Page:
The business implications of tax reform: will manufacturers seize the opportunity?

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A game changer for most industrial manufacturers

The most significant tax reform legislation in more than three decades promises to improve the business environment for manufacturing companies. The bill lowers corporate tax rates, provides easier access to foreign cash, and allows for the favorable expensing of capital acquisitions. The new expensing provisions will provide a demand catalyst for many goods produced by companies in the sector and serve as additional impetus to invest in and modernize their operations.

Preparing for change

Tax reform is a catalyst for change, shifting the focus of manufacturers from cost reduction to growth. Manufacturers should prepare for these changes in the business environment. Following are several overarching issues to consider.

  • Deploying additional cash: invest in manufacturing capacity, digitize manufacturing plants, improve back-office processes, upgrade IT, CRM capabilities
  • Investing in growth: current business vs. new market opportunities; organic vs. inorganic growth or return capital to shareholders
  • Preparing for a demand increase: sales and marketing messaging, production levels, supply chain efficiencies and adjustments
  • Changing capital structure: borrow in the US or abroad; global treasury function

Adding value to increase impact

Manufacturing executives each play an important role in seizing the opportunities related to tax reform. Following is a sampling of issues to consider:

Chief Executive Officer

  • Have you reprioritized your investment options, including M&A activity?
  • What is the impact of being able to access foreign cash more tax-efficiently?
  • Have you quantified the incremental free cash flow impact for the next 3 years?
  • What are investor’s current expectations for using incremental cash flow?
  • Has there been internal dialogue on prioritization of investment options?
  • Have you assessed the tax implications on executive compensation in 2018?
  • What’s your communications plan around the tax reform impact for the company?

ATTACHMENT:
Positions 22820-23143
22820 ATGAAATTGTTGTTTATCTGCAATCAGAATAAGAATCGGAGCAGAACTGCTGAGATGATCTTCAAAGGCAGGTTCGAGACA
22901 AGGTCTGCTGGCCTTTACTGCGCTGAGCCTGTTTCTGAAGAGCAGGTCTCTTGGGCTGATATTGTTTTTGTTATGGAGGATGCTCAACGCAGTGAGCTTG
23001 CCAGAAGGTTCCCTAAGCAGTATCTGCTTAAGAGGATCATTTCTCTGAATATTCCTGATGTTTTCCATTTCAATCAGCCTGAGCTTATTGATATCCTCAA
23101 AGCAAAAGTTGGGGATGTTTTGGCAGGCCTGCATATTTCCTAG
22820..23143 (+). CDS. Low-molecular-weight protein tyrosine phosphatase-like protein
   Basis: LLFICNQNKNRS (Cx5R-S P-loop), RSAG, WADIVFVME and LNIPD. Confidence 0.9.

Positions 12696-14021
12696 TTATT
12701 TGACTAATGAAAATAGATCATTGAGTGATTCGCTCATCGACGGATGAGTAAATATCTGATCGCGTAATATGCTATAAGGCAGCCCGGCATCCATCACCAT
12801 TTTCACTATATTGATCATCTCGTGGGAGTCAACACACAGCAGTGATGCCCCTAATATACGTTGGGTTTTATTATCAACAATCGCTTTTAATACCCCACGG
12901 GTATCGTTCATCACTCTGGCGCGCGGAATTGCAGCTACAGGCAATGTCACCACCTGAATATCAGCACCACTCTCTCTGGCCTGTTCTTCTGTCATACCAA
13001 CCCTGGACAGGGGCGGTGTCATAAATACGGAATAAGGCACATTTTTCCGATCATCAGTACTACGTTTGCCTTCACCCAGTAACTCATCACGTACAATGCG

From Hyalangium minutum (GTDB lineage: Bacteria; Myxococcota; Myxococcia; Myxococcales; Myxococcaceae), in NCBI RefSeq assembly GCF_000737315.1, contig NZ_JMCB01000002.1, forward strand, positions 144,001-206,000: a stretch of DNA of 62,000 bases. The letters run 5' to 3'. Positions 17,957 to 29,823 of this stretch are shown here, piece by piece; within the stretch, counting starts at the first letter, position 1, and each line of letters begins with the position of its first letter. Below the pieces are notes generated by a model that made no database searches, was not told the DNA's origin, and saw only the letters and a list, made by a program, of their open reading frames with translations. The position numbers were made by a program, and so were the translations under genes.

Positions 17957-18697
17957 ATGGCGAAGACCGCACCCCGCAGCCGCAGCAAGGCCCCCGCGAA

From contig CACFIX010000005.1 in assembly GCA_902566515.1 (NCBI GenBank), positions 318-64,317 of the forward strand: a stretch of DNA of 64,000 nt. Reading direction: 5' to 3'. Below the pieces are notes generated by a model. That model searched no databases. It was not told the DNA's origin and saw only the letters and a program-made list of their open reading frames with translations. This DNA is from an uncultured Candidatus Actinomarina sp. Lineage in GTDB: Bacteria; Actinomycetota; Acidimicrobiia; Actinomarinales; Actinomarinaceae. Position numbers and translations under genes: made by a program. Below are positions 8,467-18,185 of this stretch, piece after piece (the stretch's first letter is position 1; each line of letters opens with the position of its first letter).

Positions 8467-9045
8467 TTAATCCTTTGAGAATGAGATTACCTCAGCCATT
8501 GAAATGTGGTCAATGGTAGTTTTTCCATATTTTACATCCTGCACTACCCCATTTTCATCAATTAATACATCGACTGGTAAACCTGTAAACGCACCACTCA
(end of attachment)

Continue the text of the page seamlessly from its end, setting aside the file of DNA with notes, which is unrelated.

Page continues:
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Chief Financial Officer

  • Have you quantified the incremental free cash flow impact?
  • Do you need to establish new treasury capabilities to take advantage of overseas financing?
  • What is the impact on your ability to raise new debt capital?
  • How should capital expenditures and investments change?
  • Do you have a strategy for determining which capital investments in operations should be accelerated or added to take advantage of repatriated cash and full expensing?

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Chief Operating Officer

  • What is the impact of incremental, one-time cash inflows and new capital expense policies on your budget priorities?
  • Have you evaluated the impact of tax reform on your suppliers, based on their footprint and entity structure?
  • Are you examining your supply chain footprint in light of new tax provisions (e.g., BEAT, GILTI, FDII)?
  • Is the current total cost structure for the existing operating model now sub-optimized?

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Contact us

Jeff Sorensen

Industrial Products Industry Leader, PwC US

John Livingstone

Global Industrial Manufacturing & Automotive Tax Leader, PwC US

Ryan Hawk

Industrial Products Advisory Leader, PwC US

Rajiv Jetli

US Advisory Principal, PwC US

Paul Elie

Industrial Products Deals Leader, PwC US

Bill Hull

Principal, Risk and Regulatory, PwC US

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